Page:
Living with sight loss
Sight loss is a term used to describe everything from low vision to no sight at all. Contrary to popular belief, most people with sight loss can see something. Different eye conditions can give different levels of vision. Some people have reduced central vision others have no side vision. Some people see everything as a vague blur or as a patchwork of blanks. Other people can see the shape and colour of objects but not detail. Many blind people can still see light from a lamp or a window – called perception of light.
Find out more about the main causes of sight loss here
Finding your way around
Some people have enough useful vision to move around independently and safely. It is often easier for people with sight loss to find their way around their home or school or another familiar environment because they can remember where things are. Unfamiliar surroundings outside can be more difficult to get around because things are constantly changing. It is also more dangerous because roads are busy.
Some people use a long cane to find a safe way in front of them. They learn to use their long cane to locate landmarks and hazards on the ground in front of them and for checking for kerbs and corners. A long cane also symbolises to other people that the person has impaired vision and may need assistance to cross a busy road, for example.
Different textures underfoot can help with orientation. The texture underfoot used only at a pedestrian crossing is called blister surface for pedestrian crossing points. It can help the person differentiate between where the footpath ends and the road begins.
In buses, trains and lifts, spoken announcements of the next station or next floor level or that doors are opening or closing can also be very helpful when getting around.
Some people may use a shorter cane, also known as a symbol cane. This is used simply to identify the carrier as a person with a vision impairment, who would appreciate some extra consideration from the public, especially in crowded areas or when crossing roads. People who carry symbol canes may not need the long cane or may not need it in daytime or in particular environments. The long cane is sometimes called an obstacle detector, demonstrating its value to those who use it as an important independent travel aid.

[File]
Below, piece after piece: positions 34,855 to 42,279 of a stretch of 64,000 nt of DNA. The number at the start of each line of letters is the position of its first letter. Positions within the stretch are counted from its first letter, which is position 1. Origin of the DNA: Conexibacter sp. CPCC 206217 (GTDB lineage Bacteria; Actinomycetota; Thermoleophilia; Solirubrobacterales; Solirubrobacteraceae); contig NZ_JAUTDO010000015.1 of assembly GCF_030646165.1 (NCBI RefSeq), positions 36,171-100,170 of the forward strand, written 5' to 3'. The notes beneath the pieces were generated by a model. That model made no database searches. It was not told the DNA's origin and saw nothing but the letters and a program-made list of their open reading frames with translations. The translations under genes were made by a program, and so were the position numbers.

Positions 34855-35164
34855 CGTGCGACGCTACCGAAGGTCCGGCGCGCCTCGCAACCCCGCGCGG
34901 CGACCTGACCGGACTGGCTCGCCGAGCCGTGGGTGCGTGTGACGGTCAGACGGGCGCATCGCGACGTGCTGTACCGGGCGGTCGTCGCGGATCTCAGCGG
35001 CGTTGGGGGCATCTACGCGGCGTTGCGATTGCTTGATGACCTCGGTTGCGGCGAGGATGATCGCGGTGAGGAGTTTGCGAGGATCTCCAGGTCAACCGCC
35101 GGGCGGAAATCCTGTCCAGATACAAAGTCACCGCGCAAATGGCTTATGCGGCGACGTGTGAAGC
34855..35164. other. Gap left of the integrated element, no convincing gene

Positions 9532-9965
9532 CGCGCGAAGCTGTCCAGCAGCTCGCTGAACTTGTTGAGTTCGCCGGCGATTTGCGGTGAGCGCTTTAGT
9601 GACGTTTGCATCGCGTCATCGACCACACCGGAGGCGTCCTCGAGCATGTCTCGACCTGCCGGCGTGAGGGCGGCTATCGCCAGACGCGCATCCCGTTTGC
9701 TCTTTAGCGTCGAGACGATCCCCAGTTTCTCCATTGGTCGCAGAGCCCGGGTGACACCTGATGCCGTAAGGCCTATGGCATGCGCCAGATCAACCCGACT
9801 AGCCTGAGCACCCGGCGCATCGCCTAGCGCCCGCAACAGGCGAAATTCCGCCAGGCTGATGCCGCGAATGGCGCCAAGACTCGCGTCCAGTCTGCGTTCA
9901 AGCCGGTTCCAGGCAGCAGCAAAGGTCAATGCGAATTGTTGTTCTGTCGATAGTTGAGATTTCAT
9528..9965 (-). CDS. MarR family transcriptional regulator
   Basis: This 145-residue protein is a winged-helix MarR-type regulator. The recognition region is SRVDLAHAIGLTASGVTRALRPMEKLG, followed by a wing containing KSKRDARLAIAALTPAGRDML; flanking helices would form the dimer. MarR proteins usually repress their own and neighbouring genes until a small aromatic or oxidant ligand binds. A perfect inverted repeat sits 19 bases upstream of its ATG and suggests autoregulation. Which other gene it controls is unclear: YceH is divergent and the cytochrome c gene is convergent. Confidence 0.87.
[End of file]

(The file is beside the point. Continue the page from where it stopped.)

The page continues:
Reading and writing
People with sight loss read the same books as everyone else. Braille readers often choose to read their books in Braille so instead of using their eyes to read, they read with their fingers. Braille readers can read books in the dark!
Some people listen to books on CD or read large print books. Magnifiers can be used to make print bigger. Assistive technology will enlarge print or read aloud the text on the persons computer screen.
Telling the time
People with low vision may wear watches which have larger faces and bigger numbers and hands, making them easier to read. There are also talking watches available, which announce the time when a button is pressed. A tactile watch has bumps on it so that people can feel what the time is.
People with sight loss are employed in a wide range of careers including: art, physiotherapy, social work, management, journalism, radio presenting, call centre staff, computer programming, music, clerical work, accountancy and teaching. There are many jobs where good eyesight is not essential. Where good vision is important, it may be possible to introduce adaptations to either the job or the equipment used. With appropriate training and equipment, people with sight loss can have the same career prospects as anyone else.